For me, this also brought home the sad realisation of how others now see my country.  A report by Deloitte found that nearly half of highly-skilled workers from the EU resident in Britain are considering leaving the UK in the next five years.  One of the agencies reporting a short fall in farm workers recently said clearly that people aren’t coming to work because “The grim reality is that the perception from overseas is we are xenophobic, we’re racist”.  This is a truly shocking indictment of how we are seen from abroad.  It is also the backdrop against which the offer to citizens should be seen. The Prime Minister’s policy documented leaves many questions unanswered; more importantly it leaves many lives in the balance.  It does nothing to address the idea that we just don’t want foreigners to come here. 

There are many issues this proposal from the government leaves unresolved and I cannot do them all justice in this piece but here are a few concerns.  Firstly, as the proposal stands EU nationals will have their rights restricted if they want their spouses or children to join them in the UK, with language tests and income thresholds, as well as the fees that go with it (the current application fees for a spouse to join their partner in the UK is over £5,500) - the UK’s immigration rules (which will be the default post-Brexit) were found to be the least family-friendly of 38 developed nations according to the Migrant Integration Policy index.  

There are huge questions over the five year eligibility in order to gain “settled status” - what if you worked abroad during that period as, say, an academic or engineer but still working for the UK based company? Will that period outside the UK count towards eligibility or not? Further questions arise over the “settled status”, particularly as an EU citizen who has gained the status would lose it again if they go abroad for two years, even if caring for a loved one or for work, or joining a spouse who is a UK citizen working in another country. This is neither fair or right.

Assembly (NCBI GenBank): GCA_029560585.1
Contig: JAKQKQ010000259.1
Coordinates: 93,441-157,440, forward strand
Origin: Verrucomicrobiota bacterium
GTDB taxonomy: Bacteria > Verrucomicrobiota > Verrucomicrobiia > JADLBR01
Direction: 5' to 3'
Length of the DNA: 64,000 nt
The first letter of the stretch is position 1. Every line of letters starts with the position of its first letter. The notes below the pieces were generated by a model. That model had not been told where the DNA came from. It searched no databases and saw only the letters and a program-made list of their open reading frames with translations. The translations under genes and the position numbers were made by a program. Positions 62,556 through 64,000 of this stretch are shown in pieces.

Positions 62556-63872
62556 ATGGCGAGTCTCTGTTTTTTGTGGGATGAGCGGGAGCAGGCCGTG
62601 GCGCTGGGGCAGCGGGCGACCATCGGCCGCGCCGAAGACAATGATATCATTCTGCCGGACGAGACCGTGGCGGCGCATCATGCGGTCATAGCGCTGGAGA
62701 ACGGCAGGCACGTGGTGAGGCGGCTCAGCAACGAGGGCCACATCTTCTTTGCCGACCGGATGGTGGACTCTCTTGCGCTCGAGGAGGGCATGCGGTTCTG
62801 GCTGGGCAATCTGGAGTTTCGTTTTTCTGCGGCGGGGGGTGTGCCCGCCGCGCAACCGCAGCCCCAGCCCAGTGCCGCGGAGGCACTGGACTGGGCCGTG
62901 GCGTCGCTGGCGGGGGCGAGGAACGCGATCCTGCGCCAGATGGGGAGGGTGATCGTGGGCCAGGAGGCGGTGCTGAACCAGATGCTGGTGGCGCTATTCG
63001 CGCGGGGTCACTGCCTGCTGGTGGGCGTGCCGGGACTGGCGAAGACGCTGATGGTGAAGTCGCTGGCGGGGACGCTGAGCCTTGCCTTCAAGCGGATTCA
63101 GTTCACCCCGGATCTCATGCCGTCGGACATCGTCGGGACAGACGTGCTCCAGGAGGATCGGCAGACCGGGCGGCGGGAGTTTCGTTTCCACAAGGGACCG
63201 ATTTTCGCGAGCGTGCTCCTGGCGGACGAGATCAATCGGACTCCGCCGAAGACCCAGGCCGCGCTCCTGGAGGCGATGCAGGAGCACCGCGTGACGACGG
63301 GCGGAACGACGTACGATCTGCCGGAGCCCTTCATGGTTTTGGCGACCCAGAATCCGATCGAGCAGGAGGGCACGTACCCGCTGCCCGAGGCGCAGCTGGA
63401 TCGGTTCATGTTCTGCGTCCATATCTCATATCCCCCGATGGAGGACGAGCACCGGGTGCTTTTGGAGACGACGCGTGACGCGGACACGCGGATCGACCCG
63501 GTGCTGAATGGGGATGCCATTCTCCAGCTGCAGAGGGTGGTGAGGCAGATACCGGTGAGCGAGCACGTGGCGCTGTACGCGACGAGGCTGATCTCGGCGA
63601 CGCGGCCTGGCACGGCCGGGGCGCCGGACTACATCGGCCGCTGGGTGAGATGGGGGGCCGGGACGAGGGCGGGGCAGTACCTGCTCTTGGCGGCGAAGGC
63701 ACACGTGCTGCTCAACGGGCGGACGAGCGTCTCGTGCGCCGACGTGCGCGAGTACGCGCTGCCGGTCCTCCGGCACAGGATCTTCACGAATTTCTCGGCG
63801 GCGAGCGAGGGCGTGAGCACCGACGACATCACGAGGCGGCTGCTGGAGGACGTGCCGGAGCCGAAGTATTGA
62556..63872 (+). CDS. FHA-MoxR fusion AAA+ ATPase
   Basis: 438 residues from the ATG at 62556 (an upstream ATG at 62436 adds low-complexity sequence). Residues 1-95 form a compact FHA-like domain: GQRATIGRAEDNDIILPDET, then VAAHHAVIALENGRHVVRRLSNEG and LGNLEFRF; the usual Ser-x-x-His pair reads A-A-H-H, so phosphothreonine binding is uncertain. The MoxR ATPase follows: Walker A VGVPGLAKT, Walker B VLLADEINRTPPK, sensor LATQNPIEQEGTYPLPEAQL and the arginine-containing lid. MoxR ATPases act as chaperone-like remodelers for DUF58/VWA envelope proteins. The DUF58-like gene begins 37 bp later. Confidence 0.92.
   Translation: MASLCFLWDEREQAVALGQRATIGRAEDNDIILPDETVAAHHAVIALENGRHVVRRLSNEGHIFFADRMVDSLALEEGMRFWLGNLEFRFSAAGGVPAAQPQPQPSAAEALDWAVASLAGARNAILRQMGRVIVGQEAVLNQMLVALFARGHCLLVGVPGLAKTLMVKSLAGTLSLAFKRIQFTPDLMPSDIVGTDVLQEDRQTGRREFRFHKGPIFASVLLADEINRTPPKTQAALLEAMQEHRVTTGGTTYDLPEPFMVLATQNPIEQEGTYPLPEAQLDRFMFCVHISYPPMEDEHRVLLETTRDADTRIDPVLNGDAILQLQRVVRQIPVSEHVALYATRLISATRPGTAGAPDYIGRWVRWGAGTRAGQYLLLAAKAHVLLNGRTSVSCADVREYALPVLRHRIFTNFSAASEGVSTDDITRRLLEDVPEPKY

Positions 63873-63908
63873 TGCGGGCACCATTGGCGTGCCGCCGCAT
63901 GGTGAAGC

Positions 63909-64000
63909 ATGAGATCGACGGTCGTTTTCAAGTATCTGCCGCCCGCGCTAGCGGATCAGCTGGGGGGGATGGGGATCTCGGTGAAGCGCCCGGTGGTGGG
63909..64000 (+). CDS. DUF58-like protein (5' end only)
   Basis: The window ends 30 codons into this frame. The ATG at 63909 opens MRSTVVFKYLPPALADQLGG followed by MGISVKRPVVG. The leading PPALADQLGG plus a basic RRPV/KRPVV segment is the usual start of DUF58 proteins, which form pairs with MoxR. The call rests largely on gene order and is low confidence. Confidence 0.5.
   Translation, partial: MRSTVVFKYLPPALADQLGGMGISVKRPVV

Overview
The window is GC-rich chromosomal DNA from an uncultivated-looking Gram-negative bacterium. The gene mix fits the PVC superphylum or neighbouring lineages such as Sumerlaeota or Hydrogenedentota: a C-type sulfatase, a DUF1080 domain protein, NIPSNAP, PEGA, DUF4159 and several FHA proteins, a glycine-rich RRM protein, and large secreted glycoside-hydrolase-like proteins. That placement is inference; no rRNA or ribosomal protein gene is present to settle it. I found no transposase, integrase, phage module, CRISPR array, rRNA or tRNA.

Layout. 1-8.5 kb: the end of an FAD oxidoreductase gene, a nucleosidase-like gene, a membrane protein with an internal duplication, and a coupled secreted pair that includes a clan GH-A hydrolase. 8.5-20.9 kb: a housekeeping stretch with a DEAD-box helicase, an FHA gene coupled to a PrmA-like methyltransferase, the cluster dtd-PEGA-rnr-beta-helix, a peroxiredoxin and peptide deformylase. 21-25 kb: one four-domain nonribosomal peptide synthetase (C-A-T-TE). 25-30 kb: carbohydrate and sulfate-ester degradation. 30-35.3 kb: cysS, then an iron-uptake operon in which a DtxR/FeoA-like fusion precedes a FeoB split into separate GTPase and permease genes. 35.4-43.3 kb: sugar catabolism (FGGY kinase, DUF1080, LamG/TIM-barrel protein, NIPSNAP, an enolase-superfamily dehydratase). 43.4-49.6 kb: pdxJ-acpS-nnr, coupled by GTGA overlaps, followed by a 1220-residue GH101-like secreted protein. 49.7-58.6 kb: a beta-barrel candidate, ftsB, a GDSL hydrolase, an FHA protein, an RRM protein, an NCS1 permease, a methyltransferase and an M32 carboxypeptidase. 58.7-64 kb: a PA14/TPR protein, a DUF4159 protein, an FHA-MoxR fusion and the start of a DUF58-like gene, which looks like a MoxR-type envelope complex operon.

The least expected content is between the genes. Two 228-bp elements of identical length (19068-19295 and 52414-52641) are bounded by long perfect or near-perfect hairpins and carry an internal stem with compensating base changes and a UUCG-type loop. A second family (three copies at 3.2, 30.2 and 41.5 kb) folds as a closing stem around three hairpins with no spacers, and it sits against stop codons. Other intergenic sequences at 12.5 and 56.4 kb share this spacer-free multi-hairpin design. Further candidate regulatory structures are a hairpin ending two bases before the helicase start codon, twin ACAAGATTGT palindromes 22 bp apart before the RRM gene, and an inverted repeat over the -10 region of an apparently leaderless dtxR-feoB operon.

The proposal also brings into force a documentation process - that means EU citizens who have lived in the UK for decades, brought up families here and contributed to our society will be expected to produce documents proving their right to be here.  No wonder we are now seen as, at best, unwelcoming.  In addition I am immensely frustrated at the government’s decision to disregard those EU citizens resident in the UK who have already completed the costly and laborious process of applying for permanent residency. Instead, they will have to start the process again. This is a slap in the face for people who have made clear their intention to stay in the UK and who are being treated with disdain by the government. 

Finally, I am concerned for what this means for the more than one million British citizens residing in the EU - will our citizens in other countries now be offered a similar second class citizenship status?  As the group representing them, British in Europe, has said, May’s proposal represents a ‘severe reduction of the current rights’ that these British people currently enjoy in other European countries. 

I really do feel that with all the concerns about how we are viewed by others and following the Prime Minister’s own hype the government could have come up with a better offer.  I can only hope that through the negotiations the UK manages to improve its offer and repairs some of the damage it has done.  This is an issue that will determine the state of our economy, of our society and ultimately, the place of our country in the world.

Citizens' rights and the start of the negotiations

A year after the referendum and 3 months after the letter triggering Article 50, negotiations have finally actually started.  It is right that the first item in the negotiations is...

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Plymouth START (Students and Refugees Together) has been chosen as one of the winners of the European Citizen's Award for 2017, and South West MEP Clare Moody was on hand to present the prize. The award is given each year to citizens, groups or organisations who have displayed exceptional achievements and commitment to areas which promote stronger integration, cultural cooperation and links to the European spirit.